In R it’s pretty simple to create a function. Here’s a really simple example:

my_first_function <- function(x) {
  y <- 3*x
  y + 1
}

This creates a function called my_first_function: you assign functions just like any other variable in R by using the <- assignment operator. You then type the keyword function which is immediately followed by a pair of parentheses. Inside the parentheses you can name “arguments” that the function takes (zero or more), then finally a set of curly brackets, { and }, which contain the code you want to execute (the function’s body).

The functions body can contain one or more lines of code. Whatever line of code is executed last is what is returned by the function. In the example above, we first create a new variable called y, but we return the value of y+1.

The values that we create inside our function (in this case, y) only exist within the function, and they only exist when the function is called (so subsequent calls of the function don’t see previous values).

We can then simply use our function like so:

my_first_function(3)

Which should show the value “10” in the console.

Converting our plot code to a function

The first thing we should look to do is see what parts of the code above are identical, which parts are similar but change slightly between calls, and which parts are completely different.

For example, in our plot above, each example uses the same data summarisation, and the same call to ggplot. We slightly changed how we were displaying our charts (we started off with geom_point and geom_line, but changed to geom_col in the third plot). Let’s go with the chart used in the third version as our base plot.

The subtitle’s differ slightly between the 3 plots, but we could extract this to be an argument to the function. So my first attempt at converting this plot to a function might be:

ae_plot <- function(data, subtitle) {
  data %>%
    group_by(period) %>%
    summarise_at(vars(attendances), sum) %>%
    ggplot(aes(period, attendances)) +
    geom_col(fill = "#005EB8") +
    scale_x_date(date_breaks = "6 months", date_labels = "%b-%y") +
    scale_y_continuous(labels = comma) +
    labs(x = "Month of Attendance",
         y = "Number of Attendances",
         title = "Attendances to A&E Departments by Month",
         subtitle = subtitle)
}

We can now create our first 3 plots as before:

ae_plot(ae_attendances, "All A&E departments in England")
# as ae_plot's first argument is the data, we can use the %>% operator to pass in the data like so:
ae_attendances %>%
   filter(org_code == first_org_code) %>%
   ae_plot(paste("org_code =", first_org_code))
ae_attendances %>%
   filter(org_code == second_org_code) %>%
   ae_plot(paste("org_code =", second_org_code))

Now, we’ve managed to remove most of the duplication in our code! If we decide we no longer like the blue points and line we can easily change the function, or if we want to switch to a bar chart instead of the line chart we only have to update the code once; when we re-run our code all of the plots will change.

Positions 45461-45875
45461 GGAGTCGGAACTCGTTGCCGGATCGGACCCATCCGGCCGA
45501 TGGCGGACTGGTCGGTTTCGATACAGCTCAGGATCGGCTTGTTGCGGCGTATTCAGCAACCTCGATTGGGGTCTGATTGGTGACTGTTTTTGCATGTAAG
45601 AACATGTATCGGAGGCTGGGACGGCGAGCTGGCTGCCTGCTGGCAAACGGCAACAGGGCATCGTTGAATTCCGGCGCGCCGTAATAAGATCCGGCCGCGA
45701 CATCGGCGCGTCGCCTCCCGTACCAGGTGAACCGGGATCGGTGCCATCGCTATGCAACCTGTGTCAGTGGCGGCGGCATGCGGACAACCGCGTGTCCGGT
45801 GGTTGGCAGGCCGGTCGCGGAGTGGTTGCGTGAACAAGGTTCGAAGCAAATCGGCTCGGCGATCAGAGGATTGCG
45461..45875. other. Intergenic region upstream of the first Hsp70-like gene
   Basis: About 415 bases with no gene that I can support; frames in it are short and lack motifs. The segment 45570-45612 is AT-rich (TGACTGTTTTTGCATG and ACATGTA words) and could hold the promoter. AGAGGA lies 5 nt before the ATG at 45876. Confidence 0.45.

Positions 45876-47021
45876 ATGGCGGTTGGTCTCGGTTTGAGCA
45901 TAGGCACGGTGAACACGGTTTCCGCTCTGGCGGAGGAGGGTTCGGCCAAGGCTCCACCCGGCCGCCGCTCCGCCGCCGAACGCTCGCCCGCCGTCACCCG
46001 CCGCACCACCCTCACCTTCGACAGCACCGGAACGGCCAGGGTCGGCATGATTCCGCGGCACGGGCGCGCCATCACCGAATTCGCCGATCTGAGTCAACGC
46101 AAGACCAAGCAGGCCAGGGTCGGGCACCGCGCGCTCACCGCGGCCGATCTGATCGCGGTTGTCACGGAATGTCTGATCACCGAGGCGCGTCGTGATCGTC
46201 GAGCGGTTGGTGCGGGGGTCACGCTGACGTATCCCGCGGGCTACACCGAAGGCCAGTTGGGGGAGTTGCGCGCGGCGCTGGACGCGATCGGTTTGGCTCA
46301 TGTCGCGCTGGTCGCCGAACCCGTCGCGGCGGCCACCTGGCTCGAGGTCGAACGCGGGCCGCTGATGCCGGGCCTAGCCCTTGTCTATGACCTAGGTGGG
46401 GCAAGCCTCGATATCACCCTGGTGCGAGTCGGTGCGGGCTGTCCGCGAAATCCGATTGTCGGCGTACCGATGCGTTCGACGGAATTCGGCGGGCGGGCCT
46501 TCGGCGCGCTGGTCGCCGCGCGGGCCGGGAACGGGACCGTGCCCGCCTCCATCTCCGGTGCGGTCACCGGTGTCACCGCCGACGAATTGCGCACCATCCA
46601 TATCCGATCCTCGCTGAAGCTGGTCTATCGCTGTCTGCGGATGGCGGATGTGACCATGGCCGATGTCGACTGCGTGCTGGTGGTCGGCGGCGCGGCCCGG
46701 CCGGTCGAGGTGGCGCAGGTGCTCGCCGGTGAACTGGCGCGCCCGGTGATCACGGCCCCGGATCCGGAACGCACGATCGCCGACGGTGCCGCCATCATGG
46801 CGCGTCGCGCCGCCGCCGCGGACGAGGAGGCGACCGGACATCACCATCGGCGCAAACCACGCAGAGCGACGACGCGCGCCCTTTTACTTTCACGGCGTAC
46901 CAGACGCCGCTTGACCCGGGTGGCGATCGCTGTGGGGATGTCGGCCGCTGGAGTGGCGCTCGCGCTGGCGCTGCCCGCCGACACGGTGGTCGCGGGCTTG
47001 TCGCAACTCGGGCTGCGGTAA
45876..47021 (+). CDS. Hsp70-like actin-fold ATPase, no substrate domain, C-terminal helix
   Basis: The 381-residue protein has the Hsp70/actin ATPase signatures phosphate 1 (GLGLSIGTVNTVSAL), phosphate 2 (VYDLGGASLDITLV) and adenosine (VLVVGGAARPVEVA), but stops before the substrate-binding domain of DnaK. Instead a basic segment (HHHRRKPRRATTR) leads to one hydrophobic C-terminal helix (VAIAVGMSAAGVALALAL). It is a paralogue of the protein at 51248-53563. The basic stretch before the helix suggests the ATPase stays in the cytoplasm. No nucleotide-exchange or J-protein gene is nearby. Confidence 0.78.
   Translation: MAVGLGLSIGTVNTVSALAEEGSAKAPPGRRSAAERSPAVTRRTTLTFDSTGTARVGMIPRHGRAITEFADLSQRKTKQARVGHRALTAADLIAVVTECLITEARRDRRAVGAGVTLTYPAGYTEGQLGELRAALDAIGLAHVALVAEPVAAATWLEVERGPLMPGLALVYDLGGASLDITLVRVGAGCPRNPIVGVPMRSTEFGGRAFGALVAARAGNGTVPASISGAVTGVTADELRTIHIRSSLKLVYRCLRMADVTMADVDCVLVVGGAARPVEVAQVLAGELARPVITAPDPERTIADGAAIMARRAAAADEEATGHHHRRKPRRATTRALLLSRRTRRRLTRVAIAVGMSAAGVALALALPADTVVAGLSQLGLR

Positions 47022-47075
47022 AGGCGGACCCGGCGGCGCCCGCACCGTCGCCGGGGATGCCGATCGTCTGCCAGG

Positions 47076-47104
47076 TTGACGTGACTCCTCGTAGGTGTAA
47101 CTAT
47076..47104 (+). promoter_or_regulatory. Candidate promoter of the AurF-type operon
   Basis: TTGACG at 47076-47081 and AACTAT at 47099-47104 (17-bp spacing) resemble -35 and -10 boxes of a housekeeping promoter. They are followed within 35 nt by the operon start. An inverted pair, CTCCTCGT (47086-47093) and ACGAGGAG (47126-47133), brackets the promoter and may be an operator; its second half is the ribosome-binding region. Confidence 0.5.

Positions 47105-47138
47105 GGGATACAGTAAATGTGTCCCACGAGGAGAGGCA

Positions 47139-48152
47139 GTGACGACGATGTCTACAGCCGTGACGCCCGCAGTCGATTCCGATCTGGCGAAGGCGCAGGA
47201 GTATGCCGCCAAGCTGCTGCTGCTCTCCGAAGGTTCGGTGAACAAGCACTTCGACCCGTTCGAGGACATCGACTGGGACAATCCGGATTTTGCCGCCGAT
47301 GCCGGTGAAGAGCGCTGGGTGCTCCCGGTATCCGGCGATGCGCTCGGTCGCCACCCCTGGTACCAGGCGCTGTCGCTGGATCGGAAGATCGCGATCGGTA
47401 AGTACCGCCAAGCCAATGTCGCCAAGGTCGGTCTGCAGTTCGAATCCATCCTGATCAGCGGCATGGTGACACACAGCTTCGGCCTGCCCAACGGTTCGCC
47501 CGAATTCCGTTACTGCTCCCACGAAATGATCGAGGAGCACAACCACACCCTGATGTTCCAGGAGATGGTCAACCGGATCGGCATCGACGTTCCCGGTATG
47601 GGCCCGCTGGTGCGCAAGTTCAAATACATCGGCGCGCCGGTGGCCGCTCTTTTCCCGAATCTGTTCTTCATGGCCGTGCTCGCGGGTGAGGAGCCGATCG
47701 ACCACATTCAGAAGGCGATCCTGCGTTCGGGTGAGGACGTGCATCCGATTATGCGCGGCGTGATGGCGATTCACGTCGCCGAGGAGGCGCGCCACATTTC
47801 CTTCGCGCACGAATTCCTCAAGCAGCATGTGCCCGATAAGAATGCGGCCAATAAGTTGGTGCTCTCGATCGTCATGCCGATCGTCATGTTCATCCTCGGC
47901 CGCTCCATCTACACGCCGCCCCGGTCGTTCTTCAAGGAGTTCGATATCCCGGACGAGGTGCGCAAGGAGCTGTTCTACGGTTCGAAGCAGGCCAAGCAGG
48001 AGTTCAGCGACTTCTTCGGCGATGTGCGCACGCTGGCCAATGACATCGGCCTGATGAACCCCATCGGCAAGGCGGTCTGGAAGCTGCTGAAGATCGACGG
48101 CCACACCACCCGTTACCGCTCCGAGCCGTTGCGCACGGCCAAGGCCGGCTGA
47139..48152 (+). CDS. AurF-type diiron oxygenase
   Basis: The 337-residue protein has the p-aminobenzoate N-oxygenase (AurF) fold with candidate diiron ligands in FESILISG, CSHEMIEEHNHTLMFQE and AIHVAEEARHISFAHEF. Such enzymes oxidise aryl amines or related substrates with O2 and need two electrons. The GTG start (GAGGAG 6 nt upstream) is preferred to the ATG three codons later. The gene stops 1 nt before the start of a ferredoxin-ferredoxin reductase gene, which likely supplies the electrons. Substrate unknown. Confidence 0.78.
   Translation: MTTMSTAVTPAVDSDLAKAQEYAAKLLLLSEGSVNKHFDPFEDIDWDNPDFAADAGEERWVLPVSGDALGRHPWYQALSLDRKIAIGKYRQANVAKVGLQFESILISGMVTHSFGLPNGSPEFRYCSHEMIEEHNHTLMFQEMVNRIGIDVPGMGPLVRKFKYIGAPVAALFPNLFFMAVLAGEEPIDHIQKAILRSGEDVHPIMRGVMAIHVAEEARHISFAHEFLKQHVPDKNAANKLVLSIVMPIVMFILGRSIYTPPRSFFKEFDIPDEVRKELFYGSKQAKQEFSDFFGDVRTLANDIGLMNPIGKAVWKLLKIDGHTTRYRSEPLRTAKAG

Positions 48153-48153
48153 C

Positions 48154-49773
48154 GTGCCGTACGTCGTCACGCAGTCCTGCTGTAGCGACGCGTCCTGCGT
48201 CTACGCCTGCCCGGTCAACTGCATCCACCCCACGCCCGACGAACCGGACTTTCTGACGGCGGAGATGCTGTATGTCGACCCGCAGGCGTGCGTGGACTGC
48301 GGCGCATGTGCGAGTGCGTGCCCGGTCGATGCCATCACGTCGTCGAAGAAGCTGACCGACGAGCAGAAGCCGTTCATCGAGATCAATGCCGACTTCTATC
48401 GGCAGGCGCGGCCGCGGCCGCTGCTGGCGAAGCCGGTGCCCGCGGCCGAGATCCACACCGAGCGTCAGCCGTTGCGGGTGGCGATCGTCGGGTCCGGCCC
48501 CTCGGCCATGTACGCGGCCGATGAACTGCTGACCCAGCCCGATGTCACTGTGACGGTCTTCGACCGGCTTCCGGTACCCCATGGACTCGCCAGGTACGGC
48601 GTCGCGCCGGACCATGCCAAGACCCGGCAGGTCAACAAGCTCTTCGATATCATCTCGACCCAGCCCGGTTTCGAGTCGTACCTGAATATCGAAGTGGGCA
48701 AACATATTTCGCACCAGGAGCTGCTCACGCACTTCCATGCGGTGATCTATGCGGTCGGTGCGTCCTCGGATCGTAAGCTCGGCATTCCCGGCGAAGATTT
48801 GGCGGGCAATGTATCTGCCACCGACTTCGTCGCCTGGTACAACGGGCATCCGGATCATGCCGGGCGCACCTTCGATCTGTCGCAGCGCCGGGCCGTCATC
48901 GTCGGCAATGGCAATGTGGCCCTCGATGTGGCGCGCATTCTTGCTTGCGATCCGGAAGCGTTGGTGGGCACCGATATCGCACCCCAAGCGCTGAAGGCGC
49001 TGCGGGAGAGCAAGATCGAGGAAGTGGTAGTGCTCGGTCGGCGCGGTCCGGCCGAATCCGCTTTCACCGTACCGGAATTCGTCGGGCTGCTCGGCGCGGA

Of course, this leads to it’s own problems: what if we want 3 charts to have blue points but one use red? We could either add a colour argument to the function, or we could remove the logic which adds the points and lines to the chart but does everything else: then we could just add the points on at the end (or, create a red function and a blue function; each function would first call the main function before doing their own stuff).

In Summary

Functions allow us to group together sections of code that are easy to reuse, they make our code easier to maintain, because we only have to update code in one place, and they reduce errors by limiting the amount of code we have.

Any time you see yourself copying and pasting code try to remember, Don’t Repeat Yourself!

Further Reading

This file was generated using RMarkdown, you can grab the .Rmd file here.

Hopefully this has been a useful introduction to functions, if you are interested in learning more then the R4DS book has an excellent chapter on functions.

Once you have mastered writing functions then you might want to read up on tidyeval: this allows you to write functions like you find in the tidyverse where you can specify the names of columns in dataframes.

You may also want to have a go at object orientated programming, which is covered in the Advanced R book.

Tom Jemmett

(Senior Healthcare Analyst)

The Strategy Unit, Midlands and Lancashire CSU

Tom is a Senior Healthcare Analyst working at the Strategy Unit. He has worked in the NHS for over 10 years in information roles. Tom has a degree...